Hello Hollly, I have been a part of your website for a few months now and am completely blown away by everything I have learned from you, but the most important thing would be how to properly build a plot. Up until now i have been struggling to think up of scenes for my story to make it move forward, but with your guide I am now popping out scenes like wild fire! I finally feel like my book has structure to it and its all thanks to your wonderful courses =) Thank you for all the opportunities you provide for us!

  • Christy Feb 19, 2010 @ 8:59

    It’s very hard to pick just one…

    But I’d probably pick just slogging through the first draft and making notes of how things should change, instead of eternally going back to Chapter 1 and revising from there every time you think of something better.

    I’ve learned so much from all the lessons of yours I’ve gone through. Thank you.

  • Misti Feb 19, 2010 @ 8:58

    The MOST useful thing I’ve learned from you? As hard as it is to pick just one thing, I’d have to say…identifying conflict. That has made a huge difference in my writing, and the way I look at the entire process. Thank you for everything you do.

  • M Kennedy Feb 19, 2010 @ 8:48

    Holly:

    After a year of incredible life changes – positive and negative – while at the same time trying to start a writing career of some shape or form, what I have learned from you is PERSISTENCE! Thank you!

    -M

  • Laure n Feb 19, 2010 @ 8:45

    The most important thing I’m learning from you, Holly, is to hang tight and never give up on my dream, and to be who I truly am as a writer. Thank you!

  • Amy Fendley Feb 19, 2010 @ 8:42

    I just love all that you do for us as your loyal readers. Your point of view is always refreshing.
    Have a great Week!

    Amy Fendley

  • Jenn Quinn Feb 19, 2010 @ 8:42

    The most important thing your emails have taught me is how to continue a story. Before I started reading your newsletters and website, I could always start stories but never get very far in them. Since I started I have managed to get to the middle part of my novel, and it feels great to think I might finish it!

  • Kristi Luchi Feb 19, 2010 @ 8:41

    Holly,

    I found you site a long time ago. Your free workshops have been invaluable to me, as a writer and as a person in character and plot development.

    All of that aside, I think the best peice of advice, the most useful lesson I have learned is to give my character a peice of me. Not just me, but those around me. Some kind of superflous flaw, or massive issue, or random habit. It gives them that little bit of humanity they sometimes lack. It makes them real and everyone loves reading about someone realistic that they can relate to. Someone they could be sitting next to them on the bus.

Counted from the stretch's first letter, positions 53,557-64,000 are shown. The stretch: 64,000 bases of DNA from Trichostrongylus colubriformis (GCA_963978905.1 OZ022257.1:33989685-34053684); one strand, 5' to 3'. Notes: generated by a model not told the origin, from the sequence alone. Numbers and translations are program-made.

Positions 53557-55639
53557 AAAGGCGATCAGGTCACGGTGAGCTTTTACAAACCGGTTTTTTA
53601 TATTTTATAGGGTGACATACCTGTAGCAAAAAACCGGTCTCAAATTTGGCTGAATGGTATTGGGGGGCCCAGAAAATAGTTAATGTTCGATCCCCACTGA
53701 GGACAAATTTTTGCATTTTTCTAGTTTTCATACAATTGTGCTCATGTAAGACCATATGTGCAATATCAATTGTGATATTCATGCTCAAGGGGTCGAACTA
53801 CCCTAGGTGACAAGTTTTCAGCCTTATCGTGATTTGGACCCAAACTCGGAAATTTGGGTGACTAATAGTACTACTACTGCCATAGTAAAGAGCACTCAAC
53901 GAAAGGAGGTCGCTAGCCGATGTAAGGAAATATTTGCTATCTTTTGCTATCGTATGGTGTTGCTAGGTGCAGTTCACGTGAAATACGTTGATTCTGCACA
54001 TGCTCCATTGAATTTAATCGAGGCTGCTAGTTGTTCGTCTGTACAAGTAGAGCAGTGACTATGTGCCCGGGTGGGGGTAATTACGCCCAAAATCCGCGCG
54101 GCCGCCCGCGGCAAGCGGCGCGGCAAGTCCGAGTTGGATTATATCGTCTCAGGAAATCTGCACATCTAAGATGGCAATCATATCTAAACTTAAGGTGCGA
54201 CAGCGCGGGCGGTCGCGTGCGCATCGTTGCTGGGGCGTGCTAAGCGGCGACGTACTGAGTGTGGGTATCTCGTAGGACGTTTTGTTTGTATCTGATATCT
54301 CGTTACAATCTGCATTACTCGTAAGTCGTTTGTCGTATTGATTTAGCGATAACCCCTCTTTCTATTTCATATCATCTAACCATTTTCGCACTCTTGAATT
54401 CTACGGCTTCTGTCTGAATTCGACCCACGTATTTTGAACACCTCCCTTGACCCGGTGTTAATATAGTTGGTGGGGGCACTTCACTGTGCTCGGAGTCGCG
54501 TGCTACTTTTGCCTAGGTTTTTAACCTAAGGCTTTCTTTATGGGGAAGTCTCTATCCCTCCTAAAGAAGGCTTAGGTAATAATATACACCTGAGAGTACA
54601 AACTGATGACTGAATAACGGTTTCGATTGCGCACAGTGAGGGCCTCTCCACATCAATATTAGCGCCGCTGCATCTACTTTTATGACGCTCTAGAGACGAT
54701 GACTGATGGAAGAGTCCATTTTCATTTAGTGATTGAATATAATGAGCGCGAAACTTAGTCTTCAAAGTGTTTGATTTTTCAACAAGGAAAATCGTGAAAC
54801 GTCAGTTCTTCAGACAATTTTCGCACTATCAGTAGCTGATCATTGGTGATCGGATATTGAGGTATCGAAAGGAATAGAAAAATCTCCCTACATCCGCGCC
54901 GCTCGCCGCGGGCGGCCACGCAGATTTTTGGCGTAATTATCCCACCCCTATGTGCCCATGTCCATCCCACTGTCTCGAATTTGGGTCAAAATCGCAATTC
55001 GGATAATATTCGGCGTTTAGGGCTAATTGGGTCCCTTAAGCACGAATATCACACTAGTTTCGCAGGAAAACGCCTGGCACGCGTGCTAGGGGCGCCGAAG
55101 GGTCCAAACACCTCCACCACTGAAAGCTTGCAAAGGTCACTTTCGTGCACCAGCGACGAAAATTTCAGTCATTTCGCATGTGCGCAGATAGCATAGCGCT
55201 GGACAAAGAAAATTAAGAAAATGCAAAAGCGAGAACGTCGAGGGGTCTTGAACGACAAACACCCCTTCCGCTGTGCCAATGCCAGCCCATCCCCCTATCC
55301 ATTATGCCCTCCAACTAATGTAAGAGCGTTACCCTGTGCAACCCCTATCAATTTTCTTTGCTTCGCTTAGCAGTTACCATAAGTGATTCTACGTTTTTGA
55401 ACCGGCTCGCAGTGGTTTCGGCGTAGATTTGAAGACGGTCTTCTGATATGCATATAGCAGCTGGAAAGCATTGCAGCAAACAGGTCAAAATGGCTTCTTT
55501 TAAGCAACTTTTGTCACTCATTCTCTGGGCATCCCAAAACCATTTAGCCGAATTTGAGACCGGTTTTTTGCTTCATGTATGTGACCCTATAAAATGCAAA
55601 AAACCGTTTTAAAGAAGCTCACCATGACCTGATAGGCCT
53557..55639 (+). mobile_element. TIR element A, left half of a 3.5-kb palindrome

Thanks again for all your help.

  • Kim Nunley Feb 19, 2010 @ 8:41

    Oh man… the most useful thing I’ve learned from you and your site.

    I guess it’s not one specific thing, but you make the writing process seem more manageable. You’ve helped me not get so overwhelmed when I sit down to work.

    Thanks!

  • Eoin Meehan Feb 19, 2010 @ 8:39

    How to write a scene.

    I’m currently muddling along trying to put some manners on a plot and characters. I went into a project folder and found the scene exercises I had done from your website lesson. It took me a few minutes to realise that *I* had written them! It really gave me a boost to see that I could write that well! I found myself reading off the end wanting to know what the next scene was!

    As I lay out the scenes for my plot, the key learning is that each scene should advance the plot rather than be a prosaic indulgence.

  • Rachel Stevens Feb 19, 2010 @ 8:36

    The most useful thing I have learned is to be true to myself and not be afraid to piss people off. After all, it’s just fiction.

  • Sandra Miller Feb 19, 2010 @ 8:32

    Most useful thing? That’s a tall order–I’ve learned so much, from the clinics I’ve bought, the courses I’ve done, everything freely available on your website….

    But I think probably the Create a Language clinic is the one that I’d pick. Because, without that, I never would have had the guts to try making a language for my world, even a skeleton one. I can’t describe the impact it’s had on the work.

  • Annie Sires Feb 19, 2010 @ 8:28

    Holly, you are constant source of encouragement to me in my writing. I know that I will get a newsletter from you showing me how to finish some aspect of writing: revision, motivation to write, character, culture. And what’s great is they are all so informative and give you ideas that point you in the write (right) direction! Thanks so much!

  • Elaine Feb 19, 2010 @ 8:22

    Hi Holly,
    I’ve only just comes across your website(s), but already I’ve learned the most incredibly useful thing.
    It’s all in one line from Holly Lisle and the Case of the Fuzzy Secret:
    You’re home early, I said innocently
    I finally get what “show, don’t tell” really means.
    Thank you so much :0))

  • Claudio Feb 19, 2010 @ 8:11

    I just discovered your site.

    Did you say something for free?

    I’ll take a dozen.

    Months that is.

  • GrimleyEd Feb 19, 2010 @ 8:10

    Holly,

    I have learned so much from you, but I am going to say that the absolute most important lessons I learned from you were in the very first lesson. I have to give up some of that perfectionism. It is ok write whatever. It doesn’t have to be Pulitzer material. Being safe is exactly that. It is safely talking myself out of the dreams that I have until they die and wither away. I am so grateful that you helped me to get over that and finish my first novel.

    Truth be told, the first novel was absolute crap, but I am writing a second, and so far, it is much better than the first. The second one actually hits a few of the items on the sweet spot map. That really works too!

    Thank you,
    Dina